Tagged / physical activity

BU Briefing – Mii-vitaliSe: Using Nintendo Wii™ to increase activity levels, vitality and well-being in people with multiple sclerosis.

Our BU briefing papers are designed to make our research outputs accessible and easily digestible so that our research findings can quickly be applied – whether to society, culture, public policy, services, the environment or to improve quality of life. They have been created to highlight research findings and their potential impact within their field. 


The benefits of physical activity for people with multiple sclerosis (MS) have been recognised. Physical activity has been shown to be associated with improvements in mobility, muscle strength and physical fitness. Other secondary benefits might include reduced fatigue, depression and anxiety and improved sense of wellbeing.

This research team have developed a home-based physiotherapist supported Nintendo Wii™ intervention (‘Mii-vitaliSe’) for people with MS that uses commercial software. This is a pilot study to explore the feasibility of conducting a full scale clinical and cost-effectiveness trial of Mii-vitaliSe.

Click here to read the briefing paper.


For more information about the research, contact Sarah Thomas at saraht@bournemouth.ac.uk.
To find out how your research output could be turned into a BU Briefing, contact research@bournemouth.ac.uk.

BU PGR Research into the effects of diet and exercise on mobility and brain function – Call for participants.

bike-pictureWe are often reminded that we should be paying attention to what we eat and making sure we exercise regularly. These recommendations are based on years of research into how diet and exercise can impact our health and well-being throughout the lifespan. However, it’s rare that these two crucial elements are studied together.

  • Can combining different lifestyle interventions produce an even more profound effect than each individually?
  • Are people able to adapt to two changes in lifestyle?
  • Is one element of lifestyle modification better than the other?

We have designed a study that will hopefully give an insight into these questions by looking at the effects of a dietary supplement and exercise classes on a spinning bike in adults aged 60+. The supplement contains fish oil (1000 mg DHA, 160 mg EPA), 20 µg B12, 1 mg folic acid, 124 mg phosphatidylserine, 240 mg gingko biloba standardized leaf extract and 20 mg vitamin E.

We are seeking to recruit healthy adults aged 60+ to take part in the study.  Volunteers will be split into four groups.

  • Supplement and exercise classes
  • Placebo and exercise classes
  • Supplement
  • Placebo

We will ask volunteers to take part in tests related to walking ability and brain function and a blood sample will also be required.  These will be done at the beginning of the study and after 24 weeks.

All testing and the exercise classes will take part at SportBU at Bournemouth University Talbot Campus, Fern Barrow, Poole, BH12 5BB.

  • Inclusion criteria: Aged 60+ and able to walk 50 metres without a walking aid
  • Exclusion criteria: Vestibular impairments (balance disorder), diagnosed neurological disorder e.g. dementia or depression, previously received lower limb surgery, diagnosis or receiving treatment for pernicious anaemia, allergy to seafood, regular consumption of multivitamin/fish oil supplements in the last six months, have been advised not to take part in exercise by a doctor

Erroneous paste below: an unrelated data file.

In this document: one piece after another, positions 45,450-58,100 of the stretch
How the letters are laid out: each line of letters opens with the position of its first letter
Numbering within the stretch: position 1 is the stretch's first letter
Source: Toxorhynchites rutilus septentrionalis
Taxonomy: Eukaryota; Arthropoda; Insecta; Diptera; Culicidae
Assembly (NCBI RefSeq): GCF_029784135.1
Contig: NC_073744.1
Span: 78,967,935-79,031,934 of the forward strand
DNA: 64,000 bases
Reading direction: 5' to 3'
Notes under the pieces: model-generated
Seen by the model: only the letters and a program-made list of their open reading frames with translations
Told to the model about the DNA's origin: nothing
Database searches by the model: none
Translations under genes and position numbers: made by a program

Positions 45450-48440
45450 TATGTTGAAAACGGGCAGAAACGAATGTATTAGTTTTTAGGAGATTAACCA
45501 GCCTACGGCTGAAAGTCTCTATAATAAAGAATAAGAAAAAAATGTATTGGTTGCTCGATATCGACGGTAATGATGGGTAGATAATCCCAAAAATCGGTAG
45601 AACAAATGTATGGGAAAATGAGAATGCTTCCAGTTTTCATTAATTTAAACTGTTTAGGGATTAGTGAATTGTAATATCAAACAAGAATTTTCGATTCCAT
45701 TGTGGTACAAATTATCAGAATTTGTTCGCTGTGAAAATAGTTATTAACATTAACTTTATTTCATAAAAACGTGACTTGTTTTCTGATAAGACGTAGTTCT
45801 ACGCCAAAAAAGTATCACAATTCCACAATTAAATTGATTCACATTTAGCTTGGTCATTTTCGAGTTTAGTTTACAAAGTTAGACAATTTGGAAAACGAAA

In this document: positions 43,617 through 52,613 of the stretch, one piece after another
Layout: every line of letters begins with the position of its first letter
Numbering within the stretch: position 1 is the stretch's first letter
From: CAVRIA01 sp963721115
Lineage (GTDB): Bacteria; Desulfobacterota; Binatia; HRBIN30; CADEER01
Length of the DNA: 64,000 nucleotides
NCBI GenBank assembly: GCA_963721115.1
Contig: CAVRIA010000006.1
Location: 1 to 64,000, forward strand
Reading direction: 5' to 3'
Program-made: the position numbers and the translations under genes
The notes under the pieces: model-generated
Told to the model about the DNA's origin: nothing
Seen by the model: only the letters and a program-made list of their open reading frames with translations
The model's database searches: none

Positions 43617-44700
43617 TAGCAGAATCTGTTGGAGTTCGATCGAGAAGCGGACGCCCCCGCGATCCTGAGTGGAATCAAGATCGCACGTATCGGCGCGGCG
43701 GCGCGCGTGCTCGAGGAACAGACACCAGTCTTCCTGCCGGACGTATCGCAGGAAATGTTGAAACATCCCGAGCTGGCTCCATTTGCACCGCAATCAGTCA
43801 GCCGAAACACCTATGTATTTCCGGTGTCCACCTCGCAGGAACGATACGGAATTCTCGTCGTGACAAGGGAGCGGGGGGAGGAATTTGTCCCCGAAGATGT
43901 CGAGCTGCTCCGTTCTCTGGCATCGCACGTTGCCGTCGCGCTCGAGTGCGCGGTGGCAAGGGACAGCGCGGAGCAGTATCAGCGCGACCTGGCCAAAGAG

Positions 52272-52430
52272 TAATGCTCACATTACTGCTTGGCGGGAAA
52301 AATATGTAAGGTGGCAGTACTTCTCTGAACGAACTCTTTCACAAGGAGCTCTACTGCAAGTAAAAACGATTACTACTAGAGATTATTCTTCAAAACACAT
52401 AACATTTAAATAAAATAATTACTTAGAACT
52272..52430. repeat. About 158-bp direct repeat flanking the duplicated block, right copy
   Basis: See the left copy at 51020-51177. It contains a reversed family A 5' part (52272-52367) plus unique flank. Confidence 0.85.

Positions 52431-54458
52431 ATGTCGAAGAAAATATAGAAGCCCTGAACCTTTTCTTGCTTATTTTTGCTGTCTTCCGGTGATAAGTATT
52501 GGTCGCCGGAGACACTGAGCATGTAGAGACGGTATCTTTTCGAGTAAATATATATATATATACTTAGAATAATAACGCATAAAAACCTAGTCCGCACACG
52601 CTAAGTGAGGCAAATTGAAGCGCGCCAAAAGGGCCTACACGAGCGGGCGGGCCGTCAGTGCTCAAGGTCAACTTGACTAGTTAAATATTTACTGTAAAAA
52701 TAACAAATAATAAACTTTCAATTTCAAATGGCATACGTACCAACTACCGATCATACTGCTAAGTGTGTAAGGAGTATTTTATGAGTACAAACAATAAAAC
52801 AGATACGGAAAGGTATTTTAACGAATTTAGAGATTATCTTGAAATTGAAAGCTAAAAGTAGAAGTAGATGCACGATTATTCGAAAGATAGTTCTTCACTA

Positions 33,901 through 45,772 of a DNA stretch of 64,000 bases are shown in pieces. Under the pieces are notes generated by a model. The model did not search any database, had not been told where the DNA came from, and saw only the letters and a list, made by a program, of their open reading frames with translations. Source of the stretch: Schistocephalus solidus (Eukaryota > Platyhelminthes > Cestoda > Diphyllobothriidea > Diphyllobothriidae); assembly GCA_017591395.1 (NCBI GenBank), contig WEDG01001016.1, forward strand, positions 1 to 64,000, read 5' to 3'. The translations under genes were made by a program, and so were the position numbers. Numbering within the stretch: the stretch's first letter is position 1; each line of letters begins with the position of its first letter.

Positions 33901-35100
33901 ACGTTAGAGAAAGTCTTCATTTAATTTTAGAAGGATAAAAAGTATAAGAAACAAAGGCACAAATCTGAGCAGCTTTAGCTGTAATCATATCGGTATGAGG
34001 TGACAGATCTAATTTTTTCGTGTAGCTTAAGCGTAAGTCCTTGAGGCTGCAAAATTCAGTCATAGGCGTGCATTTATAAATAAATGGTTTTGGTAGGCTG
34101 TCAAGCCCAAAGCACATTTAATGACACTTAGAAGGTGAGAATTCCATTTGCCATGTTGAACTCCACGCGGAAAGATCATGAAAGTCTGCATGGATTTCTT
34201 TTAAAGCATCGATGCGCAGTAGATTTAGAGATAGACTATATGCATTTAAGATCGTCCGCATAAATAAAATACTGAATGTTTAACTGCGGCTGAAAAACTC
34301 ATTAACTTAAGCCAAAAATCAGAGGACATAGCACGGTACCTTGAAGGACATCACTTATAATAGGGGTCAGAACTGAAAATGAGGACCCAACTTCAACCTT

Due to a number of advances in medicine and healthcare, life expectancy has steadily increased in the UK meaning we have an ever expanding population of people aged 60+.  For this population it’s not just about living longer, it’s about living better for longer.  This can mean being able to take part in leisure activities like sports, gardening or visiting friends right down to more vital activities like being able to climb stairs or rise from a chair.  Mobility and brain function play a pivotal role in the quality of life of the older generation, yet it’s common to see declines in both of these areas as we get older.

If you or anyone you know would be interested in taking part of would like more information about the study or our research please contact

Paul Fairbairn

PhD Student Bournemouth University

07871 319620

pfairbairn@bournemouth.ac.uk

chair-old-lady

Paper ahead of its time?

Presentation1Sometimes my co-authors and I wonder why a particular paper get more cited after a few years of publication.  Is is because the paper and the research were are ahead of their time?  Or is there simply a lag time between publication and other researchers publishing in the field finding your paper (or stumbling upon it perhaps)?

Take for example the following paper published in 2006 when I was still based in the Department of Public Health at the University of Aberdeen: Promoting physical activity in primary care settings: Health visitors’ and practice nurses’ views and experiences in  the Journal of Advanced Nursing.[1]

 

Published in 2006 our paper was first cited in Scopus in 2007 (just once),three time in the following year (2008), five times in 2009 and then just a few times per year until this year. In 2015 we have six citations already and the year is not even finished.

We really wonder what lies behind that increased popularity of this 2006 paper.

citations JAN

Prof. Edwin van Teijlingen

CMMPH

 

Reference:

  1. Douglas, F., van Teijlingen E.R., Torrance, N., Fearn, P., Kerr, A., Meloni, S. (2006) Promoting physical activity in primary care settings: Health visitors’ and practice nurses’ views and experiences Journal of Advanced Nursing, 55(2): 159-168.